Ex Charlton Athletic footballer Richard Rufus guilty of 8m investment fraud
A former Premier League footballer who used the names of stars including Rio Ferdinand to entice investors is facing jail after he was found guilty of an £8 million trading scam.
Ex-Charlton Athletic defender Richard Rufus, 47, duped friends and family members into handing over their money, boasting of making “colossal sums” and promising returns of up to 60% a year.
He claimed to be a successful foreign exchange trader headhunted by some of the UK’s largest financial organisations, including Morgan Stanley, Coutts Bank and Barclays.
Rufus, who made 288 appearances for Charlton after joining the club in 1993, told investors current and ex-footballers, including former England and Manchester United defender Ferdinand, 44, were already on board.
Prosecutors said he lost money “hand over fist”, using some of the funds to pay back investors in a “pyramid scheme”.
But he appeared “able to maintain a lifestyle of a footballer” long after he was forced into retirement in 2004 because of a knee injury, prosecutor Lucy Organ said.
She told jurors during a three-week trial that Rufus enjoyed the “trappings of wealth”, living in a large five-bedroom house on a private estate in Purley, south London, driving a Bentley and wearing a Rolex watch.
Southwark Crown Court heard how he received a total of £15 million, including around £5 million from the Kingsway International Christian Centre (KICC), a church where he was a member and trustee.
Rufus, from Crystal Palace, south-east London, denied claiming the investment was low risk or that he used any of the money taken for personal gain.
But he was found guilty of three counts of fraud, using around £2 million in criminal property and carrying out a regulated activity without authorisation, between May 2007 and April 2012, after a jury deliberated for almost 19 hours.
The jury found him not guilty of an allegation relating to investors he had never met but the total value of the fraud he was convicted of amounted to just under £8 million, including the £5.1 million from the KICC.
Judge Dafna Spiro released Rufus on bail ahead of his sentencing hearing on January 12 but told him: “The inevitable sentence is going to be one of custody.”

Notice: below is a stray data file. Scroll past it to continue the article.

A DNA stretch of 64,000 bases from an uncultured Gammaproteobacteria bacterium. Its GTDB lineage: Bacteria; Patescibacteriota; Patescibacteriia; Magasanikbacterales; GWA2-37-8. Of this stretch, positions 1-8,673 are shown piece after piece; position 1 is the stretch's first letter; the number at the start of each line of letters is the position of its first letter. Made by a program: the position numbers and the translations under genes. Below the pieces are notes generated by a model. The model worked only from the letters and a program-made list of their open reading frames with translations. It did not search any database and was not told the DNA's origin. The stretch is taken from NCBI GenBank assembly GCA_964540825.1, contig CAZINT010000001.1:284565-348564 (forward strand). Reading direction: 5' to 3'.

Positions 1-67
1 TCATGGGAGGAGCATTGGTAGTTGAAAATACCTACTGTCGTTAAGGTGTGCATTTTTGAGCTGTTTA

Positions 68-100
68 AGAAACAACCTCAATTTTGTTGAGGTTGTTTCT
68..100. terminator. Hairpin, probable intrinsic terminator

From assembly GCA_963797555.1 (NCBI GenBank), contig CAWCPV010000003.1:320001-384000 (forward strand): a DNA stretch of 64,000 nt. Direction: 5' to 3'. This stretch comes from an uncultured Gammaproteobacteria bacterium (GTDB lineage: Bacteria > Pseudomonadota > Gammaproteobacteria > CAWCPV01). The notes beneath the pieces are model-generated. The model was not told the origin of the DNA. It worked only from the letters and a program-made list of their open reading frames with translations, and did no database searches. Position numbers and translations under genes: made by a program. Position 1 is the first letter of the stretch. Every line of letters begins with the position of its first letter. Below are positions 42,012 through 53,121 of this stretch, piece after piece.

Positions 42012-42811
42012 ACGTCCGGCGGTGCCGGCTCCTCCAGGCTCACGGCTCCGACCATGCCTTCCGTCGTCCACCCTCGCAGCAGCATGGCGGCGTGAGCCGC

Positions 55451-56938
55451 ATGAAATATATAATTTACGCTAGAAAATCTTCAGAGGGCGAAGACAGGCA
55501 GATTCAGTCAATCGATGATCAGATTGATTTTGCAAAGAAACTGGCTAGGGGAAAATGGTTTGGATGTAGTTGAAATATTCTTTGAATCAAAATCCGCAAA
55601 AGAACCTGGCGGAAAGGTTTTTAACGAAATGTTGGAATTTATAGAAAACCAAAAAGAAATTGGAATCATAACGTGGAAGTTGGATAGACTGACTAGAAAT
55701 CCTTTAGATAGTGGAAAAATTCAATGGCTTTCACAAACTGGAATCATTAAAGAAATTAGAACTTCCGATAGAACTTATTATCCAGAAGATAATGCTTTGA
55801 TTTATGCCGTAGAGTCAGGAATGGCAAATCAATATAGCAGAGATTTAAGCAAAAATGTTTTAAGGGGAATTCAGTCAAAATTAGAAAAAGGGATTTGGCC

The court heard Rufus remained on good terms with Charlton following his retirement and he was invited to become an ambassador for a charity linked to the club.
Described as “charismatic and energetic”, he claimed to have a track record of being a successful foreign exchange trader to persuade people parting with their money was a safe and low-risk investment.
But Ms Organ said Rufus made “huge losses”, while around £2 million put into his personal accounts for the purposes of investment was never transferred to his trading account.
One investor was ex-Charlton and Chelsea defender Paul Elliott, 58, who said Rufus told him he had been trading for friends, family and members of his church.
“He was clear to say he had made colossal sums of money for his church, for friends and family,” he said.
“And he also said there were other professional (footballer) colleagues he had made substantial funds for.”
Mr Elliott paid Rufus a total of £425,000 between October 2008 and February 2011, getting back £460,000 but Ms Organ said the returns were not paid from successful trading but out of conning more people into investing in the scheme.
The court heard Rufus told another investor, Ronabir Deb, that television pundit Ferdinand, had invested with him.
Mr Deb allegedly lost his capital of £47,000, while the 23 people who invested through him lost more than £1.7 million pounds.
Rufus received a rental income of £850 a month but made “personal” payments totalling £1.5 million over the period, including a £9,000-per-month mortgage, £200,0000 on motoring costs and transfers to his wife’s bank account, the court heard.
“The only way Richard Rufus could fund his lifestyle was to use the funds he was receiving from the investors as part of the fraud,” Ms Organ said.
Published: by Radio NewsHub